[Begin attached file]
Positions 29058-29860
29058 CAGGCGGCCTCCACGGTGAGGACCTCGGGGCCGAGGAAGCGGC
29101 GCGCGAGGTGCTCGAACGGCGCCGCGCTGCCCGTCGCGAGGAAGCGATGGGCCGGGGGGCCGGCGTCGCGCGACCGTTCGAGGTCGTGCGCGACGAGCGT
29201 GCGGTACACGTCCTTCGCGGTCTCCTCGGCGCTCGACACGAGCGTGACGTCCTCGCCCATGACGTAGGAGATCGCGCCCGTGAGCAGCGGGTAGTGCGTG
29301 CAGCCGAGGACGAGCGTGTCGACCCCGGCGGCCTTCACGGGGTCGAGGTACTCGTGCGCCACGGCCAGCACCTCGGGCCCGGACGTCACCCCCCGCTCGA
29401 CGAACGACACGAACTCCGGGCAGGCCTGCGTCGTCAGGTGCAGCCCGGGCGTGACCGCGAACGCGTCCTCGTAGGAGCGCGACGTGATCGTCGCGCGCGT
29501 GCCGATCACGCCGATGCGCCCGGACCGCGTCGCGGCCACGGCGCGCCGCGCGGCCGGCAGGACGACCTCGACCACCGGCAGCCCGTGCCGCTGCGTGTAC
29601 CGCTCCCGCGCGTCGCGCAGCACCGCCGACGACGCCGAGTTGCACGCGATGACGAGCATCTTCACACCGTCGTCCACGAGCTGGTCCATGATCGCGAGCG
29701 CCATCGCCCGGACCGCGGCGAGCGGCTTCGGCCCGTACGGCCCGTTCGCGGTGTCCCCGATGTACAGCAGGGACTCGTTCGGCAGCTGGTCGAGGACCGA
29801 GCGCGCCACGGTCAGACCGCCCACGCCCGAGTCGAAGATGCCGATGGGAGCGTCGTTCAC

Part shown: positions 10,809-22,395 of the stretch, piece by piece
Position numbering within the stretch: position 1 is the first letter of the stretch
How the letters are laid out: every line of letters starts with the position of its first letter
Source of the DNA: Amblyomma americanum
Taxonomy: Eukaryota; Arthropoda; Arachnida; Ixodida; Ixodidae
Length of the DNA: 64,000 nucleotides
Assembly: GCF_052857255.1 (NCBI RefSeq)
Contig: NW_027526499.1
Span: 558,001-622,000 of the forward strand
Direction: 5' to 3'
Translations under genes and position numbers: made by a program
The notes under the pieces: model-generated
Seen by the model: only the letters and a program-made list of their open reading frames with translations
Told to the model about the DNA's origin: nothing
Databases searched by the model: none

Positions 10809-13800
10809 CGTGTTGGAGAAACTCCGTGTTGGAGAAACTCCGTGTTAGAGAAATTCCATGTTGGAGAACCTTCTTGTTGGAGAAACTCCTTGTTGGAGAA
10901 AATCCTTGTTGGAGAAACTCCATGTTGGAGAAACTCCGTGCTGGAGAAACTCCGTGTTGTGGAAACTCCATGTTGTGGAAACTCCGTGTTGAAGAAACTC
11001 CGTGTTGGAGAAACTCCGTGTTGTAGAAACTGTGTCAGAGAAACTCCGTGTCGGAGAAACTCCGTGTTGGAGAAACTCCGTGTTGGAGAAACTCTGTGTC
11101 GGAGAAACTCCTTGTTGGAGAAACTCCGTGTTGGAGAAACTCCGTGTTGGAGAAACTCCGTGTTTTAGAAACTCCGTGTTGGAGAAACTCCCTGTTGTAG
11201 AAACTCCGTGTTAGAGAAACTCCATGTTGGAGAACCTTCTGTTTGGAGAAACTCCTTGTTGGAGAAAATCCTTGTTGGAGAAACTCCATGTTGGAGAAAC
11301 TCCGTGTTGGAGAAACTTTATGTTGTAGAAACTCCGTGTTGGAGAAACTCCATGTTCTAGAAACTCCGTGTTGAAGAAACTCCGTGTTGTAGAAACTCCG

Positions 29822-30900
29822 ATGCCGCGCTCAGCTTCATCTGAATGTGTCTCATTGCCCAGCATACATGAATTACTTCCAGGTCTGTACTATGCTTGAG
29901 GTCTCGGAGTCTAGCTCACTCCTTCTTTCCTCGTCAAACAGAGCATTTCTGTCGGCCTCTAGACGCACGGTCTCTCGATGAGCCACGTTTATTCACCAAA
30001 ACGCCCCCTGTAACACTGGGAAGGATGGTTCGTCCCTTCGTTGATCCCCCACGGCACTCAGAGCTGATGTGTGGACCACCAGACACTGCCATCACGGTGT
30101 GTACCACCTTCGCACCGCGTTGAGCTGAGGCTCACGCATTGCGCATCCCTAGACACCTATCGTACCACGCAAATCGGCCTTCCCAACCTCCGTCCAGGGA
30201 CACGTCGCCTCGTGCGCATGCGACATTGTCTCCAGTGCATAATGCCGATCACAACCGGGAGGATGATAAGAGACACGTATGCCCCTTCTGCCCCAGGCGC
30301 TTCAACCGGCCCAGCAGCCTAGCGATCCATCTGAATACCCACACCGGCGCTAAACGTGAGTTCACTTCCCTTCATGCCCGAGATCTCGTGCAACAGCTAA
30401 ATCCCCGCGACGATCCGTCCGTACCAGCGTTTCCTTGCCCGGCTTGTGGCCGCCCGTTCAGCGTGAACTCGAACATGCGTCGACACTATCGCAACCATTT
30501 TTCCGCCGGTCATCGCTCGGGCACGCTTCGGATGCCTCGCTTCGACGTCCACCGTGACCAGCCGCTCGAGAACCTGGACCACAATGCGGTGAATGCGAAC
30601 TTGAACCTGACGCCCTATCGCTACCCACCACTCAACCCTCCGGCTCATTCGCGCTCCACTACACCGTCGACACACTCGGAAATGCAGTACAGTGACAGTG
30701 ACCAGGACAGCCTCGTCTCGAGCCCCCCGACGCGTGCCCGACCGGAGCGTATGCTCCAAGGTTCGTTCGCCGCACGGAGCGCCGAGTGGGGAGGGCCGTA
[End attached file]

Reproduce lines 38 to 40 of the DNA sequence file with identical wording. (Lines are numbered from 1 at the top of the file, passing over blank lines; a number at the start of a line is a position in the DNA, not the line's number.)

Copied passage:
30201 CACGTCGCCTCGTGCGCATGCGACATTGTCTCCAGTGCATAATGCCGATCACAACCGGGAGGATGATAAGAGACACGTATGCCCCTTCTGCCCCAGGCGC
30301 TTCAACCGGCCCAGCAGCCTAGCGATCCATCTGAATACCCACACCGGCGCTAAACGTGAGTTCACTTCCCTTCATGCCCGAGATCTCGTGCAACAGCTAA
30401 ATCCCCGCGACGATCCGTCCGTACCAGCGTTTCCTTGCCCGGCTTGTGGCCGCCCGTTCAGCGTGAACTCGAACATGCGTCGACACTATCGCAACCATTT